In case you needed another reason to move to a warm climate: researchers from the University of Geneva (UNIGE) in Switzerland have just figured out that living in an environment around 93°F makes bones stronger and helps ward off osteoporosis. And it all starts in the gut.
Tropical Mouse Vacation
In conducting their research, the team placed mice in a 93°F environment when they were born. As their growth was monitored, they found that the mice had longer and stronger bones. To see if the effects would translate to adult mice, they put some in the warm environment while some were left at colder temperatures. Sure enough, the mice that were kept warm developed stronger and denser bones than those left at colder temps.
To take another step in the research, the team removed the ovaries of female mice to mimic what happens to females after menopause, a prime time for osteoporosis to set in thanks to bone loss from lack of estrogen. Once again, the benefits of heat were supported.
“The effect was very interesting,” says Claire Chevalier, the first author of the study. “The simple fact of warming the living environment of our mice protected them from the bone loss typical of osteoporosis!”
Going With the Gut
Perhaps most impressive of all, it wasn’t heat’s effect on the bones directly, but how heat changed the gut microbiota—the collection of bacteria living in the digestive tract—that made the difference. The team believes this was because hot climates can disrupt the creation and destruction of polyamines, organic compounds associated with aging, and bone health.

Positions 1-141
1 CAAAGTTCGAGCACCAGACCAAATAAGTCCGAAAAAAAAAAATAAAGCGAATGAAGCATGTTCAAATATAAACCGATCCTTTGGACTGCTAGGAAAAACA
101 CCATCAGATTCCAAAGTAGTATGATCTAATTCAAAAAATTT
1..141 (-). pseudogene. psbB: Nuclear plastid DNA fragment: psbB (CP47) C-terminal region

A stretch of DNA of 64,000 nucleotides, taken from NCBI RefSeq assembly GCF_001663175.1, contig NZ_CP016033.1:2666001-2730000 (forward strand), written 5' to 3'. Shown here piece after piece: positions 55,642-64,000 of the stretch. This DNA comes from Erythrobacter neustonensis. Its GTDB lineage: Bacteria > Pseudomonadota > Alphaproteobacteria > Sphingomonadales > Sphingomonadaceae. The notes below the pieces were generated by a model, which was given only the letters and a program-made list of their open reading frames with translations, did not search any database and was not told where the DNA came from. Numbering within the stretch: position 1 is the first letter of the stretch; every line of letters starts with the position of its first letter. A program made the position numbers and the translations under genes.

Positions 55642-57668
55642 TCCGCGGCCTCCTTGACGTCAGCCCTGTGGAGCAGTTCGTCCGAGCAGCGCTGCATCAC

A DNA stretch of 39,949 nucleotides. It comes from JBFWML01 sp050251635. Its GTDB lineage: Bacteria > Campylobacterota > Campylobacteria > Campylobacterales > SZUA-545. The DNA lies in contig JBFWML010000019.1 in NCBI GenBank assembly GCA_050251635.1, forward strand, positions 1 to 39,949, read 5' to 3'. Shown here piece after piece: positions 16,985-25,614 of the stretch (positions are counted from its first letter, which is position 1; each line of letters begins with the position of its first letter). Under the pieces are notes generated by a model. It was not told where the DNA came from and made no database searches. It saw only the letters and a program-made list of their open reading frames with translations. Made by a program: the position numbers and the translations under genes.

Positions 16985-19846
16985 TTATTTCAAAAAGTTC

“With heat, the synthesis of polyamines increases, while their degradation is reduced,” said Chevalier. “They thus affect the activity of osteoblasts (the cells that build bones) and reduce the number of osteoclasts (the cells that degrade bones). With age and menopause, the exquisite balance between the osteoclast and osteoblast activity is disrupted. However, heat, by acting on the polyamines, which we found to be partly regulated by the microbiota, can maintain the balance between these two cell groups.”
To confirm the effect of the microbiota on bone health, the researchers transferred the microbiota of mice raised in warm environments to those with osteoporosis and saw significant and rapid improvement in bone health.
It Seems to be True for People Too
Finally, to see if warm environments also help humans build better bones, the researchers examined global data comparing osteoporosis rates to average temperatures and latitudes, as well as providing data on vitamin D levels and calcium intake. Once again, heat proved beneficial.
“We found a clear inverse correlation between geographical latitude and hip fractures, meaning that in the northern countries the incidence is higher compared to the warmer south,” said study leader Mirko Trajkovski. “Normalizing the analysis of the known players such as vitamin D or calcium did not modify this correlation. However, when we excluded the temperature as the determinant, the correlation was lost. This is not to say that calcium or vitamin D do not play a role, either alone or in combination. However, the determining factor is heat—or lack thereof.”
The research has been reported in the peer-reviewed journal Cell Metabolism.